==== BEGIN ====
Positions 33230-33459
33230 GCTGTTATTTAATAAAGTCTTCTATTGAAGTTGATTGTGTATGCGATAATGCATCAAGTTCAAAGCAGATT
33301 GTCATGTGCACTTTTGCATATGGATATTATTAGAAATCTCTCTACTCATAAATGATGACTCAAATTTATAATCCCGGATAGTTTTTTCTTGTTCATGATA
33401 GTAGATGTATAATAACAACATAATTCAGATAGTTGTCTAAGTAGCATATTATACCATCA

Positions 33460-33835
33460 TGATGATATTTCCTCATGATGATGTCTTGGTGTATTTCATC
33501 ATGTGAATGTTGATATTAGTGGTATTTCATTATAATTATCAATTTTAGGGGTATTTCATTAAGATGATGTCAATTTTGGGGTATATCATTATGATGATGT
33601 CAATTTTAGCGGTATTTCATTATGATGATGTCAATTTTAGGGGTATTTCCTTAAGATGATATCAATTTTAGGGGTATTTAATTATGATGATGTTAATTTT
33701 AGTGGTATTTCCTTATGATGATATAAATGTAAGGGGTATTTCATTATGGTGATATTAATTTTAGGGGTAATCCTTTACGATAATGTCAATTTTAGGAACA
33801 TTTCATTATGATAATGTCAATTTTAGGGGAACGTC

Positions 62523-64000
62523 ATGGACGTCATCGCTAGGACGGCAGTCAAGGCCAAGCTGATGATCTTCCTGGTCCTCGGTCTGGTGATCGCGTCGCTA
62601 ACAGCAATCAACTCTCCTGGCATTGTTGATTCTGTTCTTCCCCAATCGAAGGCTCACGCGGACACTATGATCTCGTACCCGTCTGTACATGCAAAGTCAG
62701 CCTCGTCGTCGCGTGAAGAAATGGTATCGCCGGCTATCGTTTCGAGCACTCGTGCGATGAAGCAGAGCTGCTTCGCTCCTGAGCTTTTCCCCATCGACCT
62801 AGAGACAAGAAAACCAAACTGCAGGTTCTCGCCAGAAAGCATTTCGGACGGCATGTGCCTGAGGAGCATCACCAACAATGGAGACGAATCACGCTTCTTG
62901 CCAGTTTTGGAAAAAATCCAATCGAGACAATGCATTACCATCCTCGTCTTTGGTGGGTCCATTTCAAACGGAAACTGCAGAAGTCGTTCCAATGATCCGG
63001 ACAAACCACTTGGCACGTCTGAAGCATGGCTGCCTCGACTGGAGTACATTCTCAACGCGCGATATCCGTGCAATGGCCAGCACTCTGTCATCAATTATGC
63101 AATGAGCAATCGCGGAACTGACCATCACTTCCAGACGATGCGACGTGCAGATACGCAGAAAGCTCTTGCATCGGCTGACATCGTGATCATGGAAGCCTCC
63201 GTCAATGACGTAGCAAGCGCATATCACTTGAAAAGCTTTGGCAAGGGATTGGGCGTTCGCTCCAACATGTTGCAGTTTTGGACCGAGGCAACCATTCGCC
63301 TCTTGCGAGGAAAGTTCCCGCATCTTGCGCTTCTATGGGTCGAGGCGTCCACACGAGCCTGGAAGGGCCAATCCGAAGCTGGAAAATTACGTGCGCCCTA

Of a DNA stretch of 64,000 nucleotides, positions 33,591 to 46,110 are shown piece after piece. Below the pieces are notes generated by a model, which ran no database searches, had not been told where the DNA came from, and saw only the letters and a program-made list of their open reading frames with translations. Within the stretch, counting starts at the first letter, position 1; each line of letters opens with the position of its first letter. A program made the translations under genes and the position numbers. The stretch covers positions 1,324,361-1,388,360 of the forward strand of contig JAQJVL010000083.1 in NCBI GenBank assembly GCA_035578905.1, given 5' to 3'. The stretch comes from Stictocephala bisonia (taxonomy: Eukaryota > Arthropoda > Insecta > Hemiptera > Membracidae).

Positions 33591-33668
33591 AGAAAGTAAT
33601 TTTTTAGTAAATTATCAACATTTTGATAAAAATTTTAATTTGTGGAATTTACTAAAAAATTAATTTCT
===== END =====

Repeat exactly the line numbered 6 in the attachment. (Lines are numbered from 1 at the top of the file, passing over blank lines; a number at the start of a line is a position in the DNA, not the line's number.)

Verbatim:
33460 TGATGATATTTCCTCATGATGATGTCTTGGTGTATTTCATC